Hi and thanks for your reply. In my book, it's false until proven otherwise, although I respect the opposite view that it's true until proven otherwise. The very reason for my original post was to challenge this assumption that you've bolded. It's not dogma, nor something I mindlessly take for granted. I'd like to hear the arguments in favour of the idea that the market knows something of the actual earnings of companies in emerging markets. This is why I wrote the post.

Re: Emerging markets cannot be fairly valued and investors are better off elsewhere: Change my mind :)

Posted: Sat Jan 12, 2019 5:15 pm
by Dantes
Nicolas Perrault wrote:
Sat Jan 12, 2019 4:40 pm
Dantes wrote:
Sat Jan 12, 2019 4:54 pm
Nicolas Perrault wrote:
Sat Jan 12, 2019 4:40 pm
Re Point 1) Do you believe that, perhaps, under these assumptions you would have bought South Sea stock in 1720? You would not have if you had demanded fair value. The fair value of the company was, after all, easy to evaluate, because all of its actual earnings came from the British government and left a paper trail. After the bubble burst, the price fell to that fair value. Do you think you could make the claim that the participants in the South Sea bubble were rational, both insiders and outsiders, because most of them intended to sell to a greater fool?

South Sea Company was a single company, not a mutual fund.
That's right. What point are you trying to make? : )
I don't think the experience of a single company is relevant to emerging markets any more than Enron is an argument against investing in domestic equity. If someone had invested in an 18th century emerging markets fund - which also owned shares in the Hudson's Bay Company and the East India Company - then they would not have been totally wiped out.

So the point I was trying to make is that an investment in the South Seas Company - which was your example - is not equivalent to investing in an emerging markets fund today. It would be the equivalent to investing in a single stock that is too good to be true in a country with a corrupt government and little meaningful regulation.

Re: Emerging markets cannot be fairly valued and investors are better off elsewhere: Change my mind :)

Posted: Sat Jan 12, 2019 5:16 pm
by KyleAAA
Nicolas Perrault wrote:
Sat Jan 12, 2019 5:14 pm
drk wrote:
Sat Jan 12, 2019 5:05 pm
Nicolas Perrault wrote:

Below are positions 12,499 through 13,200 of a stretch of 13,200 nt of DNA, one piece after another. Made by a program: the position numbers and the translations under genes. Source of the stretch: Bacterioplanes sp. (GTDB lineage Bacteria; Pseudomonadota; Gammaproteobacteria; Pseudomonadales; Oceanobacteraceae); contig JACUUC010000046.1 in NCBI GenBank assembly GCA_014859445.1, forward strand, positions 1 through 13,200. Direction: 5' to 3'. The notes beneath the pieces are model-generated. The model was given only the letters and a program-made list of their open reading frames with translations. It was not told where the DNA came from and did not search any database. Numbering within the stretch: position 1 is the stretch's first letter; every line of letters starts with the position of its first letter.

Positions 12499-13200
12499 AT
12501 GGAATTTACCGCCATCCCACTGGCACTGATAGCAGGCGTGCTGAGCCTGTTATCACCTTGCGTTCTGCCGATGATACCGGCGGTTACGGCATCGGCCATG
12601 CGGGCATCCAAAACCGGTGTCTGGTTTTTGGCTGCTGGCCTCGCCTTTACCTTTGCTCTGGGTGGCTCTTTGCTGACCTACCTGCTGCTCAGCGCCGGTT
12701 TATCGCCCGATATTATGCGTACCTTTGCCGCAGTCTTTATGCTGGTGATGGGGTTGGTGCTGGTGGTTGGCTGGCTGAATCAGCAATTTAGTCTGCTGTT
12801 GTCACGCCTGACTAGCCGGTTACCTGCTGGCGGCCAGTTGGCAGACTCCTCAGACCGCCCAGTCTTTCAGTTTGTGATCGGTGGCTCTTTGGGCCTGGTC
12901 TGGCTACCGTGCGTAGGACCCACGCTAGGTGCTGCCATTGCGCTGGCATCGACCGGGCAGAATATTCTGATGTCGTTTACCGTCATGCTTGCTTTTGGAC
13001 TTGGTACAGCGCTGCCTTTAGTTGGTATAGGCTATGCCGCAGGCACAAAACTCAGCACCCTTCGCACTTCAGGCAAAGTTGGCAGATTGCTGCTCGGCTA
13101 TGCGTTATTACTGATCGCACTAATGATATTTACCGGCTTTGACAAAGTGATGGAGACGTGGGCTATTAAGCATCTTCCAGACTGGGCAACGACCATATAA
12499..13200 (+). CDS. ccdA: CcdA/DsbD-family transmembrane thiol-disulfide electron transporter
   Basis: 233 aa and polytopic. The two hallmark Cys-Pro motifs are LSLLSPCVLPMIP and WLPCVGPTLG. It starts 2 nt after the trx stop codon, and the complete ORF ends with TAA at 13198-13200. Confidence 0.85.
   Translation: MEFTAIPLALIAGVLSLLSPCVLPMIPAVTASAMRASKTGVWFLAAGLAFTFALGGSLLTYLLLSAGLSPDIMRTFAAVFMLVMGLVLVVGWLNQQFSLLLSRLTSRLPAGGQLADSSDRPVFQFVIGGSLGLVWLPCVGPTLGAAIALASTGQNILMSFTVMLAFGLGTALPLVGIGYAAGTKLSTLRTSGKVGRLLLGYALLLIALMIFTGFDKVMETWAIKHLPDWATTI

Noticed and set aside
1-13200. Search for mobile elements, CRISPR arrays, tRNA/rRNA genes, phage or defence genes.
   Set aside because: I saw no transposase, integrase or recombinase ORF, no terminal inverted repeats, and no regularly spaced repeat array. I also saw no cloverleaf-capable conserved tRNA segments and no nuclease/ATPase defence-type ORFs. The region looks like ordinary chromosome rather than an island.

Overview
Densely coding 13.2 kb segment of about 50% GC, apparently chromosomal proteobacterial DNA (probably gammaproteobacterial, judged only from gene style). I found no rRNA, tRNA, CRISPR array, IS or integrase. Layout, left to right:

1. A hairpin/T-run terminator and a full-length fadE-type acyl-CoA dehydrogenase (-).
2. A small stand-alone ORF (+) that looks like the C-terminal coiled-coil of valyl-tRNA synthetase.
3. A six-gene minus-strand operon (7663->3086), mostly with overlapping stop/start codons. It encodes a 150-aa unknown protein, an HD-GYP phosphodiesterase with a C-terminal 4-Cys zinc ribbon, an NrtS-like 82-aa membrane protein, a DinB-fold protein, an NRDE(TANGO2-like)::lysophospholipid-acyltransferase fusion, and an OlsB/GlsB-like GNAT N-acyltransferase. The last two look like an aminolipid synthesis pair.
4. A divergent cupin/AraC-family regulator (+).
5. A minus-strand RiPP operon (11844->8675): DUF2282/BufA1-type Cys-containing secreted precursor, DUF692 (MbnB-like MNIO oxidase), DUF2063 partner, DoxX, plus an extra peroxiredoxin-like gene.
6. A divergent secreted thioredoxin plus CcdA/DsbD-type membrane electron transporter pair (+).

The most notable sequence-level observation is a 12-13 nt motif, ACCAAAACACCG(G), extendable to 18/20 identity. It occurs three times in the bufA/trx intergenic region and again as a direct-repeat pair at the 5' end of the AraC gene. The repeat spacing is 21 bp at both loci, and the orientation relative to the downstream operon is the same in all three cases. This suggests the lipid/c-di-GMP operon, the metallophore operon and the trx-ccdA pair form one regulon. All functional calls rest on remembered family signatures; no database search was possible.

Sat Jan 12, 2019 4:40 pm
Actually, I'm not assuming I know anything more than the market. [...] In a world where the market knows nothing at all about the earnings of companies, the market is going to make a more or less uninformed bet.
Here, I bolded the faulty assumption for you.
Hi and thanks for your reply. In my book, it's false until proven otherwise, although I respect the opposite view that it's true until proven otherwise. The very reason for my original post was to challenge this assumption that you've bolded. It's not dogma, nor something I mindlessly take for granted. I'd like to hear the arguments in favour of the idea that the market knows something of the actual earnings of companies in emerging markets. This is why I wrote the post.
It’s neither. A proposition is true or false regardless of whether or not it can be proven. It is irrational to assume it is false until proven true. The most you can say is that you don’t know.

Re: Emerging markets cannot be fairly valued and investors are better off elsewhere: Change my mind :)

Posted: Sat Jan 12, 2019 5:18 pm
by staythecourse
drk wrote:
Sat Jan 12, 2019 3:32 pm
Nicolas Perrault wrote:
Sat Jan 12, 2019 2:46 pm
Am I claiming I know something that the market doesn't? Certainly not
Yes, you literally are. Your contention depends on the unproven assumption "emerging markets cannot be fairly valued," whereas the market thinks that they can be. You're welcome to operate under that assumption, or course, but you may want to avoid introducing cognitive dissonance.
Agreed.

Good luck.

Re: Emerging markets cannot be fairly valued and investors are better off elsewhere: Change my mind :)

Posted: Sat Jan 12, 2019 5:24 pm
by samsdad
[deleted]

Re: Emerging markets cannot be fairly valued and investors are better off elsewhere: Change my mind :)

Posted: Sat Jan 12, 2019 5:26 pm
by nisiprius
Nicolas Perrault wrote:
Sat Jan 12, 2019 4:40 pm
...Re Point 1) Do you believe that, perhaps, under these assumptions you would have bought South Sea stock in 1720? You would not have if you had demanded fair value. The fair value of the company was, after all, easy to evaluate, because all of its actual earnings came from the British government and left a paper trail. After the bubble burst, the price fell to that fair value. Do you think you could make the claim that the participants in the South Sea bubble were rational, both insiders and outsiders, because most of them intended to sell to a greater fool?...
It is hard to analogize conditions in 1720 to those today. But the straight answer to your question is, yes, if the South Seas company were subject to SEC regulations, and was a listed stock on a major US stock exchange, I would expect it to be included in the Vanguard Total Stock Market Index Fund and thus I would expect to have bought some.

I definitely owned some Enron stock in 2001, by virtue of its inclusion in Total Stock. To the best of my recollection I never even bothered to figure out how much the decline in its stock price from $90/share to $1/share affected me personally.

Now, suppose that I got a clear warning in 2000 that it was a grotesquely overvalued, fraudulent stinker. What would I have done? I would have just shrugged and said, "well, it is only $60 billion in a total market cap of about $12 trillion or 0.5% of my portfolio, if it goes to zero Total Stock will only go down 0.5%, and it goes up and down more than that almost every day."